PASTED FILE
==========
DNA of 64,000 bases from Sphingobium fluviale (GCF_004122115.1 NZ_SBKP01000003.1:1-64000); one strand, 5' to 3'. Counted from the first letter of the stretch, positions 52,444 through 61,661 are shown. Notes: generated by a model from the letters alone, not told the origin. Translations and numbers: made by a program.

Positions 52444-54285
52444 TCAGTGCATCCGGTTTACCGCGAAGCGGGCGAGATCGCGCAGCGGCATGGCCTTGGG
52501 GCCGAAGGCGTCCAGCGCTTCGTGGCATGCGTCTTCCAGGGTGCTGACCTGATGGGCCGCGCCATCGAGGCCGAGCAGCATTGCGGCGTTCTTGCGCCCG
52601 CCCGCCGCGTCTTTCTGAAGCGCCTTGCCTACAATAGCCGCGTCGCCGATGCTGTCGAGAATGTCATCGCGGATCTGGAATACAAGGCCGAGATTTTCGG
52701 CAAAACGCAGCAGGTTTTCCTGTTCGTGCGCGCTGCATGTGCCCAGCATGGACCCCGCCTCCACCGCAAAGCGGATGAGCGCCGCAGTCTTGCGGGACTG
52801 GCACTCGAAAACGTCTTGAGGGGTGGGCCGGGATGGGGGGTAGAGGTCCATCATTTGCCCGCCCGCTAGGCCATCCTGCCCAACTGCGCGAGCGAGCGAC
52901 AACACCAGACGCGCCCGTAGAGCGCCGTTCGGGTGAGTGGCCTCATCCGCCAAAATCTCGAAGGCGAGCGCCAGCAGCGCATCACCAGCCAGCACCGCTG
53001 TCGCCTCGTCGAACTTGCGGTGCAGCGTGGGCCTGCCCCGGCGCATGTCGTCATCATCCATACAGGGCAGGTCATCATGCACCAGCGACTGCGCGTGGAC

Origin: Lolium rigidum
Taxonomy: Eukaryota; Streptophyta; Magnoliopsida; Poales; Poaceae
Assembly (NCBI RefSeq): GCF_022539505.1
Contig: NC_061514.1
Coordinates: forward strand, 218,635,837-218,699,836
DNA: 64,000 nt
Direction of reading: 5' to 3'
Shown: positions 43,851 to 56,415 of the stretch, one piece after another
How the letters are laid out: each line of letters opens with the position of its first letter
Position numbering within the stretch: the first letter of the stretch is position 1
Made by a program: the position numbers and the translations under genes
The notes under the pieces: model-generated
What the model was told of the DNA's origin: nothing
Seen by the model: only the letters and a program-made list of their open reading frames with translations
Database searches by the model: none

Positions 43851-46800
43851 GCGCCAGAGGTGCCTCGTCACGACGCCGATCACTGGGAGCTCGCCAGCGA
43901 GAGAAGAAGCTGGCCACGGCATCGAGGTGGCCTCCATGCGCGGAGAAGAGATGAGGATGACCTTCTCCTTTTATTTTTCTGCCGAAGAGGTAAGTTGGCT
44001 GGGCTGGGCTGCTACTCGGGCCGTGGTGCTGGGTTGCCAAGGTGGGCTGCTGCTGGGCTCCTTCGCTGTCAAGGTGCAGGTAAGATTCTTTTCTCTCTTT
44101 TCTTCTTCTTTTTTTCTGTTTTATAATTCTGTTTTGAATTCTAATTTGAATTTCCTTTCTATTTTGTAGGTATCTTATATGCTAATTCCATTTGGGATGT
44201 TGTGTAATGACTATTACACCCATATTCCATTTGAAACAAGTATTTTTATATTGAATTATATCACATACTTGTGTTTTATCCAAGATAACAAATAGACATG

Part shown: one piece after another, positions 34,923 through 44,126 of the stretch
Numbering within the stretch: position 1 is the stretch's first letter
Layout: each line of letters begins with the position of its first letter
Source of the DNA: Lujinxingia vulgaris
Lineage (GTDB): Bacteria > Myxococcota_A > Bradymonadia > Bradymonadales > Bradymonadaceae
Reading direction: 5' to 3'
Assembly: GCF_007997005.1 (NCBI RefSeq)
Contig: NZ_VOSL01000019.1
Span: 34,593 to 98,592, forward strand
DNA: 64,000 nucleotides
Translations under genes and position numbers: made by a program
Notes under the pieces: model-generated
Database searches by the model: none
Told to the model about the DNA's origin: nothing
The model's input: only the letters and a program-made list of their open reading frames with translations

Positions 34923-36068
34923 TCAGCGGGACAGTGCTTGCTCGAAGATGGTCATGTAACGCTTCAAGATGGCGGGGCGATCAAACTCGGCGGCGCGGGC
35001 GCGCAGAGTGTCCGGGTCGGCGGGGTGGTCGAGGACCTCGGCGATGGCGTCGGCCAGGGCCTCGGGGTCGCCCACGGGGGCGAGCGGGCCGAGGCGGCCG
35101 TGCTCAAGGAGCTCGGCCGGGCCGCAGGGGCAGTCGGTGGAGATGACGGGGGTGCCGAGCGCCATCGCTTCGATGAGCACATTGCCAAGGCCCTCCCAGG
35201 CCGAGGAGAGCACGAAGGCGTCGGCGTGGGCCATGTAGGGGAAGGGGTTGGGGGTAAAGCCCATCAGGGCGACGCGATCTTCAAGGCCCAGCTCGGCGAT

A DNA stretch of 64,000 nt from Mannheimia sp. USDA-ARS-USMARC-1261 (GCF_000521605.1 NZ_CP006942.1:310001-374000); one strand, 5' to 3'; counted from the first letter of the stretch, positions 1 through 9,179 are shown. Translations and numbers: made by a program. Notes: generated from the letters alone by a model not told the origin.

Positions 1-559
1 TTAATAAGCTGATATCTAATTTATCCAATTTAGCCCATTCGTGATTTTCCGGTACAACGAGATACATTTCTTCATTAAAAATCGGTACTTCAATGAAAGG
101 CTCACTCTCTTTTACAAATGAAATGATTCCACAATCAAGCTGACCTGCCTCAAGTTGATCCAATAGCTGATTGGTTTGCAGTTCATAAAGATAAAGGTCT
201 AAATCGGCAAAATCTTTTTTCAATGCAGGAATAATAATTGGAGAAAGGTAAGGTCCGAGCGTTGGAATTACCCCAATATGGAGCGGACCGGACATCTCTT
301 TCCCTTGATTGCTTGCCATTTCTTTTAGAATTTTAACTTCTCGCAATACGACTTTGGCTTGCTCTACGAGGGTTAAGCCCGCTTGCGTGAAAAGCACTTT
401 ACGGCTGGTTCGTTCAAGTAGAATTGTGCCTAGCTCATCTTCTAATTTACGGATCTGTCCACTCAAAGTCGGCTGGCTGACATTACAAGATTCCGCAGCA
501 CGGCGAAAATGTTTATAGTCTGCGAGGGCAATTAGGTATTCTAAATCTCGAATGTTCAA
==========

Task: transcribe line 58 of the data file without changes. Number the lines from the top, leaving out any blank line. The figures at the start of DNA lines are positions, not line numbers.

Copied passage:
501 CGGCGAAAATGTTTATAGTCTGCGAGGGCAATTAGGTATTCTAAATCTCGAATGTTCAA